The workload of the High Court

It was also proposed that a Legal Services Commission should come into force, to deal with issues surrounding legal aid. This would somewhat rectify the above situation, as they would contractually work with firms of lawyers who were specialised on behalf of individuals requiring legal aid. There are several associations in England and Wales that influence law reform in Northern Ireland, a more minor one of these being the Civil Justice Reform Group. A Northern Ireland section of the group has been in place since 1998. One of there functions is to ensure that cases are managed properly within the different courts.

It had been thought that case allocation to procedural judges would be introduced, but the CJRG rejected this on the grounds that legal representatives had better expertise in the case in question and in the field in law in which the case was situated. They also pointed out there was insufficient evidence to show that "… practitioner led allocation was failing… " 8 The Group analysed all "tiers" of Courts here, and found that the High Court (among others) had difficulties in organisation, and proposed that case management was introduced.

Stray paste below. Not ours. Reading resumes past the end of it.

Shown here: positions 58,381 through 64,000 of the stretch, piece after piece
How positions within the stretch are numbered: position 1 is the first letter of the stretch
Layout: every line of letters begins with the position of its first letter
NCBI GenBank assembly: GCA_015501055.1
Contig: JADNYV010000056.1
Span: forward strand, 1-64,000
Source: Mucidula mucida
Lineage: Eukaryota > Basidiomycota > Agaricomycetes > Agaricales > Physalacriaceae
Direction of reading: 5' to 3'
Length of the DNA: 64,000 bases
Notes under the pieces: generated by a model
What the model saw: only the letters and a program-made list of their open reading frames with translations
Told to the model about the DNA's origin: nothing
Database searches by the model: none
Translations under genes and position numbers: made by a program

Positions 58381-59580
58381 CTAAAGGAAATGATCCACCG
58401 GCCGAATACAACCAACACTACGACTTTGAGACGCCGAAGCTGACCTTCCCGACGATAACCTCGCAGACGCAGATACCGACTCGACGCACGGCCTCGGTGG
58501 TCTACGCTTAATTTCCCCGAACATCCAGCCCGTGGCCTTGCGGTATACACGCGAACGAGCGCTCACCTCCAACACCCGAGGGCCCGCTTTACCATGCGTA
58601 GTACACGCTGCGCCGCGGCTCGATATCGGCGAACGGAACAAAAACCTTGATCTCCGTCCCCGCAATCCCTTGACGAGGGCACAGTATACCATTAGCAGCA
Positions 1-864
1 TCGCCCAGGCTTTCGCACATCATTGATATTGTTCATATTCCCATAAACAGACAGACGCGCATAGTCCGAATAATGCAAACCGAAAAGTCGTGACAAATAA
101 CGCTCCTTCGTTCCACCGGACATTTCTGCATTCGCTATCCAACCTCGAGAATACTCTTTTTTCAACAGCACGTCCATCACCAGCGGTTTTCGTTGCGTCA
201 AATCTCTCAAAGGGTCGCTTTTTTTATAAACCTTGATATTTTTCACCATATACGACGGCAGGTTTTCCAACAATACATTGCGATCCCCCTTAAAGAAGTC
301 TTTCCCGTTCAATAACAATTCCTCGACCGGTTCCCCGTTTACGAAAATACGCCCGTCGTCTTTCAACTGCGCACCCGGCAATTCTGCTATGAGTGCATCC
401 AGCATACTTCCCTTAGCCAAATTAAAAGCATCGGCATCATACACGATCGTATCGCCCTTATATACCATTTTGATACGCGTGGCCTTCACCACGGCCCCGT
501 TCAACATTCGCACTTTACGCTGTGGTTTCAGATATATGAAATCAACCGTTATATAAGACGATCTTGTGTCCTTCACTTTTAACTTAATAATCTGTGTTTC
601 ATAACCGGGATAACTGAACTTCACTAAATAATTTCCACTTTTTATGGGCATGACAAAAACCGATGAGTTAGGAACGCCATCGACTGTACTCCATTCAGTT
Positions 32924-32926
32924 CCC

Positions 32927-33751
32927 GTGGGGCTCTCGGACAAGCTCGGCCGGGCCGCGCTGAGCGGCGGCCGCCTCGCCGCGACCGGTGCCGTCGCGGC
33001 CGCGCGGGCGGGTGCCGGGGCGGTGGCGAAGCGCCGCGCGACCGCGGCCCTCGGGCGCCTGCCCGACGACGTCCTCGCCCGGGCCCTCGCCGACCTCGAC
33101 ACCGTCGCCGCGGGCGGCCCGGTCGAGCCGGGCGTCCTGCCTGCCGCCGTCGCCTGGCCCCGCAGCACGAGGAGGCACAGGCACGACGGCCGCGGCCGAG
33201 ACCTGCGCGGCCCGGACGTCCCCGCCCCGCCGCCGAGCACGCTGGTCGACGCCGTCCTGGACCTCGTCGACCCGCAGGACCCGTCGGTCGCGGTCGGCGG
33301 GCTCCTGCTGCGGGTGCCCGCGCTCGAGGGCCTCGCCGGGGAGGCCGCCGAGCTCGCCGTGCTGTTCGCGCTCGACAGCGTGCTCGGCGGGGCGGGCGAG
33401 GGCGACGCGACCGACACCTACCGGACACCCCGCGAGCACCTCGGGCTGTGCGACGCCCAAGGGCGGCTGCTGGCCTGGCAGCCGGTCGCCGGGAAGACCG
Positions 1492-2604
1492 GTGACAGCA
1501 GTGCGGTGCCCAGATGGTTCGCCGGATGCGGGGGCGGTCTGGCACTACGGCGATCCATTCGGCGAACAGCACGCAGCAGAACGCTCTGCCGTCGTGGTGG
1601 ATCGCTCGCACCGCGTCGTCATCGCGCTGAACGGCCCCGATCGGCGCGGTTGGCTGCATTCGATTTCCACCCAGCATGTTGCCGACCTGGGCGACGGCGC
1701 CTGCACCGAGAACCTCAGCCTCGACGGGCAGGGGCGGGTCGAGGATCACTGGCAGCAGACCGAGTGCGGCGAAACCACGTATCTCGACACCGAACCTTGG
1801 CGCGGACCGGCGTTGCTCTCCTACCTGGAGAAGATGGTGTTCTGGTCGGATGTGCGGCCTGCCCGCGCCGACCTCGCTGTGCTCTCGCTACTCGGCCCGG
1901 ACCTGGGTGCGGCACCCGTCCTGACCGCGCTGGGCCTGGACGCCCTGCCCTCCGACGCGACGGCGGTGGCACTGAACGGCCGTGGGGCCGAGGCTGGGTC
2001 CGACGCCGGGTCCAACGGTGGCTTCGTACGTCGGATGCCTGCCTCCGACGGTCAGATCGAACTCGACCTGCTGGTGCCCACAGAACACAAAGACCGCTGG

The form was support towards litigants to keep their cases well ordered, the courts being provided with more supervisory powers and the observance of rule-based timetables. The workload of the High Court was such that it required some organisation. As yet it is quite unclear how the new mechanisms are functioning, although an investigation carried out by the Lord Chancellor's Department has suggested that it is positive so far. The above organizations deal chiefly with reform civil law in Northern Ireland. Reform of criminal law is the responsibility of the Northern Ireland Office (NIO).

Under the 1998 Good Friday Agreement, the Criminal Justice Review Group was set up and recommended 294 changes to the criminal justice system. 9 However, the body that reviews criminal law in England and Wales – the Law Commission – dictates a lot of it in Northern Ireland. The Law Commission was established in 1965 and consists of five very senior lawyers appointed by the Lord Chancellor. It is the most important and influential law reform body that exists for England, Wales and Northern Ireland. One reasonably recent report compiled by the Law Commission was on consent in sexual offences.